Despite the relentless cold of February and March, there are grounds for a little optimism this Easter weekend which at least is some comfort for the beleaguered tourist industry.
With the jet stream still running through the Mediterranean, a return to milder south-westerly winds remains a long way off, but subtle changes through the weekend offers at least some crumbs of comfort.
Firstly, other than a few wintry showers mainly in eastern areas on Good Friday and Saturday, mostly dry conditions will dominate.
Secondly, by Easter Sunday, the area of high pressure currently to the north of the UK will move much closer, so winds will be much lighter - and there should be less cloud too.
Over the snow covered Pennines this means severe frosts are likely.
But by day, the strength of the sun may surprise and make it feel a bit warmer than a shade temperature of around 5C (41F) suggests.
So, in general, it should be a good weekend for wrapping up warm and getting out and about – with no disruptive weather expected, which is at least something.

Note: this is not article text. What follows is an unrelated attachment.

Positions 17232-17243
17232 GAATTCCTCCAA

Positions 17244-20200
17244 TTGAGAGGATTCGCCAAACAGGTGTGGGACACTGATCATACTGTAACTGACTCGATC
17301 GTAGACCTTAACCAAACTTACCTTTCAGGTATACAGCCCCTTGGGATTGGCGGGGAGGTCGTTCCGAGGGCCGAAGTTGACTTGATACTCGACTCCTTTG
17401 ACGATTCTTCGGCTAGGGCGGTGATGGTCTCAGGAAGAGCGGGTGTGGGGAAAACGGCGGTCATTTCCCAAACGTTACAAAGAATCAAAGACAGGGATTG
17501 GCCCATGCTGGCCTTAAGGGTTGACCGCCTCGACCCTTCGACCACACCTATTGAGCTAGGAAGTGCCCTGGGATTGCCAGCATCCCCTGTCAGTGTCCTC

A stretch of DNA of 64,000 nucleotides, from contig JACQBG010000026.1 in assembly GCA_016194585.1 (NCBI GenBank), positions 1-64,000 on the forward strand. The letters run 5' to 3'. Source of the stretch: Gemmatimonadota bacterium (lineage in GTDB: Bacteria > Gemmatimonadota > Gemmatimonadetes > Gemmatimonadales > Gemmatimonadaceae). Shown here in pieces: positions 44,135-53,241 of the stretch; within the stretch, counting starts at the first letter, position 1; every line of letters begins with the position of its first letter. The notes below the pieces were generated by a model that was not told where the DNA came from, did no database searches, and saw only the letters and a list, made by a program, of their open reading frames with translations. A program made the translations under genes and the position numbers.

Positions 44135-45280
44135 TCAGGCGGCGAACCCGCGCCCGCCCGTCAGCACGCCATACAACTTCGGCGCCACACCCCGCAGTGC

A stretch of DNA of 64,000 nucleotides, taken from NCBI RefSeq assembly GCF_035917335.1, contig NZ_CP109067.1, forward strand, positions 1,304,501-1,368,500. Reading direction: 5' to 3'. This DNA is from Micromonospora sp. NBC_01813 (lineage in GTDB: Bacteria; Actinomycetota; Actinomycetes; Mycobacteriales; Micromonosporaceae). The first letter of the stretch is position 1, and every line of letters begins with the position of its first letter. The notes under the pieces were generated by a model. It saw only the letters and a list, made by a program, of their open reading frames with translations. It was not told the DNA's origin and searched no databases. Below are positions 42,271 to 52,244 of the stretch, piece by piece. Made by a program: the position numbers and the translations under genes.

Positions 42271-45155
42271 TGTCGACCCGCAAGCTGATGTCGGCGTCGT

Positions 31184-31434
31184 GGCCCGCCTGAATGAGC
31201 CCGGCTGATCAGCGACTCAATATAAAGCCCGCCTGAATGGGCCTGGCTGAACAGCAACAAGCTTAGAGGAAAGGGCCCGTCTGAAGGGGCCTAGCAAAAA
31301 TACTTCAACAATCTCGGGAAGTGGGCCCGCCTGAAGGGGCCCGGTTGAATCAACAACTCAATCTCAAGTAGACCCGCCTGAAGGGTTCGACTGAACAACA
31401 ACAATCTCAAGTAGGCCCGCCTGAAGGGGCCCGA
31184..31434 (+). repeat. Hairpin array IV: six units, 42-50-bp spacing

So far this month, the Central England mean Temperature (CET) is around 3C, leaving behind 1969 (CET 3.3C).
March is now well on course to be the coldest since 1962 (CET 2.8C).
And there remains just a chance that it could equal the mean temperature set back in 1962.
If so, March 2013 would turn out to be the equal coldest since way back in 1892.
With December 2010 ending up the coldest since 1890, it’s yet more anecdotal evidence that something significant seems to be happening to our climate, driven by a jet stream that continues to be forced regularly further south than normal, across all seasons.
As ever the reasons for this are not clear.
But those who study how solar activity affects the positioning of the jet stream will, perhaps, feel increasingly vindicated.
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